Wednesday, September 10, 2008

A couple nice utilties and one more political thing

Just thought I would get the word out about two programs. Both are relatively new to me, and not only that, were completely off my radar for a long time.

First... Like the idea of Time Machine on OSX, but want it for Windows (XP or Vista)? Got ya covered. FileHamster (free and pay-for versions) does the same revision control-type setup for documents that Time Machine does, only no spaceship interface. True, TM does do things with less supervision and configuration, but dammit, that is something I actually HATE about Apple. I wanna know what my PC is doing! Also, TM does backups of system files and other mysterious bits and bytes. FileHamster is much more simple in concept. You point it to a directory and say, "I want you to watch everything in here. If there are any changes, save the old file and add a new one." Bam. Done. You can have it alert you when tings change, so you can add notes to each revision, suspend revisioning, and muck with all sorts of parameters (I likey!) but by default it is simple. For the other types of backups, like disk images and differential/incremental backups, I have used Acronis True Image, but have gotten a little annoyed with some of the latest bugs (long story, non-standard setup, but annoying). I am basically at the point where I make an initial image after an OS install, just in case something bad happens in the near term, and then just do manual backups of revision-watched documents + other docs using either SyncBack or SyncToy (both free) to an external drive. Media files live on a separate drive that is synced infrequently (once every 3-6 months). Sound complicated? It isn't really. Basically, media is an afterthought that requires minimal monitoring. Important docs get revision-tracked automatically, along with syncing via FolderShare, and every once in a while I turn on the external drive and click one icon to backup the desktop PC. All the important stuff is always up-to-date. Chances are that if I obliterated my computer to the point where I need to use an image, I would probably just want to do a fresh install anyways (Vista installs are damn near painless). See? Actually very easy.

Oh, forgot one thing. I am loving Live Mesh for transferring docs between PCs. I didn't realize how many times I had something on one computer that I wanted on the other, but qualified for my "junk drawer" - random program updates, links to read later, temp files on things I don't need for long, papers to read with highlights, etc. I have a Live Mesh folder for all that stuff. When the item is of no use, I throw it int he trash on whatever computer I am using, and it is gone from both. I will probably be moving all my stuff off FolderShare and onto Live Mesh as soon as they leave the tech preview stage - don't want a "MobileMe" incident.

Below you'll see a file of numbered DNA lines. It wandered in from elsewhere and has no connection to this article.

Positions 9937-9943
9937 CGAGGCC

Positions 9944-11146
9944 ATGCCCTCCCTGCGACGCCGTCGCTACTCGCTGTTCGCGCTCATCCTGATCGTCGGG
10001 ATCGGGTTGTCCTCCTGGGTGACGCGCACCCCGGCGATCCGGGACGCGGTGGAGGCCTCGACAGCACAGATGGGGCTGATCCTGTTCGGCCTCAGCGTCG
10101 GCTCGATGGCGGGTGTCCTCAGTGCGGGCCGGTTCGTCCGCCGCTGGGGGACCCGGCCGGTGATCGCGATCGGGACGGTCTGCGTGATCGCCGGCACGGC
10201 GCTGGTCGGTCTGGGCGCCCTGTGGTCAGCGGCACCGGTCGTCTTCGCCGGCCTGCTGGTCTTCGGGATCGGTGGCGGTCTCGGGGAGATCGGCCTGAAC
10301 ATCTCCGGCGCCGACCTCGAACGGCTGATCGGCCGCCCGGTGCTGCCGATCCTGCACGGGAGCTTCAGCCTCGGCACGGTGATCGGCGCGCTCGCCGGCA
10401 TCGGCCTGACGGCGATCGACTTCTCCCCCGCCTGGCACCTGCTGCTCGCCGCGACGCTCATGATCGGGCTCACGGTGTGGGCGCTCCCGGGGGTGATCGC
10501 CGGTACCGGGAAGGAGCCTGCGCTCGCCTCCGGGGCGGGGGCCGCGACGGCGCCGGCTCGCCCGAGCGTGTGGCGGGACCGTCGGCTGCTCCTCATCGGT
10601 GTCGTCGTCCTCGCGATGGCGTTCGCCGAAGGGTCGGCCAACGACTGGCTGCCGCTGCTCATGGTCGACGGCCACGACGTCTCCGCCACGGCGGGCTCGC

The other program was Sandboxie. Sandboxie is, in a word, wonderful. Got an installer for something you don't trust, or a program that has caused some big problems in the past, even to the point of needed to do a complete system restore? Run it in Sandboxie! Basically, Sandboxie creates 'sandboxes' which exist as a virtual layer between the program you choose to run in the sandbox, and the actual system. Go ahead and play with all those viruses and trojans you've heard so much about. When you're done, just clear the sandbox. Bam! Registry, dlls, files, folders, keys, etc etc etc back to their original state. The makers have the defaults set such that they expect you to use it all the time, and take advantage of the cleaning function as needed (the sandbox is applied to the system when closed). I used it the opposite way - I run it when I think I might be in for a nasty treat, like patching the Vista theme files, altering the # of TCP/UDP connections, downloading some sketchy shareware, etc. I have Sandboxie set to turn back all changes on exit, unless I tell it otherwise. I play with the settings, test it out for a while, and if everything works, apply the changes. Anything look fishy? Clickity-click. All done. There are SOME compatibility issues for things like games, and there is a little overhead (5-10% CPU loss, 10-20% network slowdown), especially while browsing, but in the end it has never actually crashed nor has anything been able to escape it. A MUST HAVE for everyone.

And the political thing - CNN has a report (warning: video link) that the Palin story about wanting to teach creationism in science class is false. They say she thought the students should debate it. Idiots. Same thing. In order to debate it, they would have to give equal time to both evolution and creationism, and then more time for the actual debate. Creationism isn't science. It's tricked out voodoo, with a dollop of Jesus-sauce on top. I don't care if it is a part of an optional theology class, or in the context of a 'Religions of the World' class, but no one should get an A in physics because they think that unicorns poop magical pixie dust that fertilizes invisible brumbamumba bushes which hold the Earth up in space. Creationism is the same thing using different names. Ugh. I'm just waiting for bloodletting to come back into style so the same idiots can kill themselves while trying to balance their bodily humours and remove the demons.

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